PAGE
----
For I was hungry and you gave me food, I was thirsty and you gave me drink, I was a stranger and you welcomed me, I was naked and you clothed me, I was sick and you visited me, I was in prison and you came to me.’ Then the righteous will answer him, saying, ‘Lord, when did we see you hungry and feed you, or thirsty and give you drink? And when did we see you a stranger and welcome you, or naked and clothe you? And when did we see you sick or in prison and visit you?’ And the King will answer them, ‘Truly, I say to you, as you did it to one of the least of these my brothers, you did it to me
I've got three posts scheduled for next week, but as I was poking around. I realized that the next post to go up will make 100 published posts. From the reports that I get from Google I can safely say that my readership can be numbered in the scores. I am grateful to each and every one of you. I realize that most of you are not clicking on the ads, because you are afraid that the flood of revenue might motivate me to quit my day job. Don't be concerned, it is the furthest thing from my thoughts. You can click in peace.
My goal in this blog is to highlight tax developments either because they are interesting, practical or funny. I am most pleased when I highlight something that has otherwise been largely overlooked. I feel particularly pleased when I do a google search and find that PAOO is near the top. Here are some to try:
parsonage second home
does land need to have business purpose to be part of flp (make bottom of page 1 on this one - not an elegant query, but somebody used it and found me)
Early in December I shared with you what the greatest hits have been. There has not been much change except for my post on people who have been strongly encouraged to get out of the tax preparation business moving into the top five.
I took down most of the non-tax posts I made early in the blog (the ones taken down do not count as part of the 100), but I left a couple. One in particular is timely for the Christmas season. I have heard that things are working out well for the homeless fellow that my friend "James" helped out back in May. I should no longer do even simple math in my head, but I'm taking a chance here and saying that it is only 82 days to St. Patrick's Day. In some circles, this is thought to be a holiday to be celebrated by drinking to excess. A nascent movement known as San Patricios Against Hunger stands for the proposition that Americans of Irish descent are more than likely descended from famine refugees and that they should celebrate the holiday by donating to hunger fighting charities.
I haven't commented at length on the recent tax compromise and probably won't. I did mention a peculiar opportunity with respect to the generation skipping tax that requires action this week. My other observation is that with respect to income taxes things have been pretty much left intact, which means that general principles of tax planning are back in full effect. One of the general rules is to accelerate deductions (This was much more significant when money actually earned interest). People were holding back on this thinking that rates would be higher next year. So first thing tomorrow get out your check book or its electronic equivalent and make some charitable contributions. Now because of the material I work with this blog will often teach you more about what not to do. If you want to get a tax deduction don't give to an organization that has had its exempt status revoked like the Free Fertility Foundation. Also, although I think its a wonderful thing to invite homeless people to lunch and its probably quite rewarding to watch the ushers gasp when you drop a couple of C Notes in the collection plate as was the habit of Hardy Ray Murphy, you won't get any deductions. (Buy the homeless guys lunch anyway). So on a more positive note I'll suggest a couple of qualified organizations that will provide you with a proper acknowledgement.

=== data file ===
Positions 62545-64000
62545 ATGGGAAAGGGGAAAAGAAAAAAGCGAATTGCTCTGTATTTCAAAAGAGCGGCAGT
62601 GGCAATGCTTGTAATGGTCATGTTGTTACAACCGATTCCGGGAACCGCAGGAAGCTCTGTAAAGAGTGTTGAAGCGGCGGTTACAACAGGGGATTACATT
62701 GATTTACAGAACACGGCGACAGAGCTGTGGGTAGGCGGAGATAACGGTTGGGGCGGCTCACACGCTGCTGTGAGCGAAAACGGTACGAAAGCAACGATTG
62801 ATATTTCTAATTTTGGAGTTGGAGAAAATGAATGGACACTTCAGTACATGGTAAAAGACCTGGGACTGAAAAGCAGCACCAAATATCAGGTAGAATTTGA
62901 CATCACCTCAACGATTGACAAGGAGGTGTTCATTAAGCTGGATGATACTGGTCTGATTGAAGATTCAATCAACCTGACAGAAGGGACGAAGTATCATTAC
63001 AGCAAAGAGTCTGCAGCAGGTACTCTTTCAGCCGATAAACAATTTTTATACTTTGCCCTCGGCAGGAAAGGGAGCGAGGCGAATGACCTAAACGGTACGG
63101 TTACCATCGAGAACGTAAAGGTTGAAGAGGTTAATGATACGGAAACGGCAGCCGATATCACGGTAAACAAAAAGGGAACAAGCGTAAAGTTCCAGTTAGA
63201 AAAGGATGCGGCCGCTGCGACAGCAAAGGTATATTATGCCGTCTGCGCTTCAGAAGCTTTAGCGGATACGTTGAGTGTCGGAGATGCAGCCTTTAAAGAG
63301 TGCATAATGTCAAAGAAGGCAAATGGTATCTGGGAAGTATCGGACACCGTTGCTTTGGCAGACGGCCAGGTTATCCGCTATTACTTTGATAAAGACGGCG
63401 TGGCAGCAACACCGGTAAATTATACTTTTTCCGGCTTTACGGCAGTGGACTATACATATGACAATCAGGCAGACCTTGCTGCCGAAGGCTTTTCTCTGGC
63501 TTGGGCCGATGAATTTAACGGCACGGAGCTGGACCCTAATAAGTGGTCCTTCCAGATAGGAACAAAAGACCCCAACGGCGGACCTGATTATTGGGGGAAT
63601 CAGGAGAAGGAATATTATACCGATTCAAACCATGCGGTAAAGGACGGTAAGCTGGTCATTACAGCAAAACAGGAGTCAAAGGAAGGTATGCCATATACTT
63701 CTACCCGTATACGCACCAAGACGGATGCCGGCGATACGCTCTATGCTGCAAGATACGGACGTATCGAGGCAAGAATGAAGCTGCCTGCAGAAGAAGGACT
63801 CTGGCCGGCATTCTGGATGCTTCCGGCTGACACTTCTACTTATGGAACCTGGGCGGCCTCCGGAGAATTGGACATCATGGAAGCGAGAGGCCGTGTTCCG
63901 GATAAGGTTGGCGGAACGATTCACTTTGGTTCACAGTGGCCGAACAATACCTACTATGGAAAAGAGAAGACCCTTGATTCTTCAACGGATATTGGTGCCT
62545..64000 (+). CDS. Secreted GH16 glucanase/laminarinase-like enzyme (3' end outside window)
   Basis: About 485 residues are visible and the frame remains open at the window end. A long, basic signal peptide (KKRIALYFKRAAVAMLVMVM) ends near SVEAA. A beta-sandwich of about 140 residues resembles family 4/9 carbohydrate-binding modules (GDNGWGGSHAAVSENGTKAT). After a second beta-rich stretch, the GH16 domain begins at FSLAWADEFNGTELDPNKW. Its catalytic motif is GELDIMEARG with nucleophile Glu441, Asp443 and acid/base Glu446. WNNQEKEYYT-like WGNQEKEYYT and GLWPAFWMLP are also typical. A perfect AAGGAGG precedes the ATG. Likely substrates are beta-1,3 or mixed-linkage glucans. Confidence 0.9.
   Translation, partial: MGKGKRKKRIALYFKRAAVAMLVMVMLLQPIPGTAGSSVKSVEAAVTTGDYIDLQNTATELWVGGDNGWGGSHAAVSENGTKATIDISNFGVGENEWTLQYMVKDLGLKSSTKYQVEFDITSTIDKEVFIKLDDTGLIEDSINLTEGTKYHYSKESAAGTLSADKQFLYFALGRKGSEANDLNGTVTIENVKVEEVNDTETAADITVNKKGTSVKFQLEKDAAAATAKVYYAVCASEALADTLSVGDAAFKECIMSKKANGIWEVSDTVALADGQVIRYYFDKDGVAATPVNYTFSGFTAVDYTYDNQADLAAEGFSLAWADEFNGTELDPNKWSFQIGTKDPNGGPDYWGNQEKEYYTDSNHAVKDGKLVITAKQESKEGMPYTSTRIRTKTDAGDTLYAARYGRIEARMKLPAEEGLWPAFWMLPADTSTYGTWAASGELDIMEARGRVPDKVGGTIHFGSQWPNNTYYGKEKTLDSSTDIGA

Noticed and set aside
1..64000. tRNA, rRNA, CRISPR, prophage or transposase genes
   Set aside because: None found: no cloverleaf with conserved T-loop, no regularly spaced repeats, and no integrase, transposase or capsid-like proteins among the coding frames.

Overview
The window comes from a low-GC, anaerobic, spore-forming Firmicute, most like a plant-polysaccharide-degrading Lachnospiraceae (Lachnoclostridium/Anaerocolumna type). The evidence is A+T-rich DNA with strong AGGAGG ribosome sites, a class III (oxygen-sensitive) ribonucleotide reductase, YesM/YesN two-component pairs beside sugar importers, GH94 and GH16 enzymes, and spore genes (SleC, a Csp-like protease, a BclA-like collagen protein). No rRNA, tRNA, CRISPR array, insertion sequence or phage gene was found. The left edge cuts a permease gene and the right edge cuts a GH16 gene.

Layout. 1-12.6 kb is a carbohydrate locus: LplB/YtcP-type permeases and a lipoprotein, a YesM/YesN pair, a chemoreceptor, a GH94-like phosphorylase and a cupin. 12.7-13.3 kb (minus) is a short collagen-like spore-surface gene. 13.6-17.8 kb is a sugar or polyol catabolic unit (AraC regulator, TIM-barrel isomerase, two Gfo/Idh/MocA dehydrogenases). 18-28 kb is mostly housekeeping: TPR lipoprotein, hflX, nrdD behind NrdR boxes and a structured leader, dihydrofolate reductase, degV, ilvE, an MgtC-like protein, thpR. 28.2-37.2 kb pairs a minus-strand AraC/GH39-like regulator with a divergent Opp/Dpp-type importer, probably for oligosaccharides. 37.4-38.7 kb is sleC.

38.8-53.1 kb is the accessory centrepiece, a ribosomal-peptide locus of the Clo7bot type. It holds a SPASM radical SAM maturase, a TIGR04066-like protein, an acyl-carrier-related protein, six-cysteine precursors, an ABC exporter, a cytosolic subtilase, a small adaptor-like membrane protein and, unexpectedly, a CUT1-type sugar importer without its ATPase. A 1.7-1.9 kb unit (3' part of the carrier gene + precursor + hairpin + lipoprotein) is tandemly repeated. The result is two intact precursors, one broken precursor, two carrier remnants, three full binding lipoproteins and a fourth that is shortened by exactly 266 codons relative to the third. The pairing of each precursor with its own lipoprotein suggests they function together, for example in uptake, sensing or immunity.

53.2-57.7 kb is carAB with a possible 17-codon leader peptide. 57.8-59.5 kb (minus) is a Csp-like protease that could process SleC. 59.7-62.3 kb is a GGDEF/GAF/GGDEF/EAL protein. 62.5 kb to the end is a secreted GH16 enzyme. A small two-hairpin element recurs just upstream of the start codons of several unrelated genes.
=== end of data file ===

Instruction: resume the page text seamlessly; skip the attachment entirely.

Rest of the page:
I divide my practice between Central Massachusetts and Central Florida. The two regions seem to be at peace with one another. A Unitarian minister from Worcester once led a regiment that occupied Jacksonville, but many of the men in Thomas Wentworth Higginson's First South Carolina Volunteers were native to Florida. I don't like basketball so I really don't need to get passionate about either the Celtics or the Magic. I am however passionate about supporting two charities Grace Medical Home which is a marvellous model of how to provide medical care to the working poor and Jeremiah's Inn which provides substance abuse recovery and runs a neighborhood food pantry. Moving beyond the local I would recommend Just Detention International, the only human rights organization devoted exclusively to ending sexual abuse of prisoners. It happens that I am the longest serving board member of JDI and the only current member recruited by Stephen Donaldson. I hope you will consider those three as you are making out your checks this week.
So Merry Christmas. And be sure to not shoot your eye out.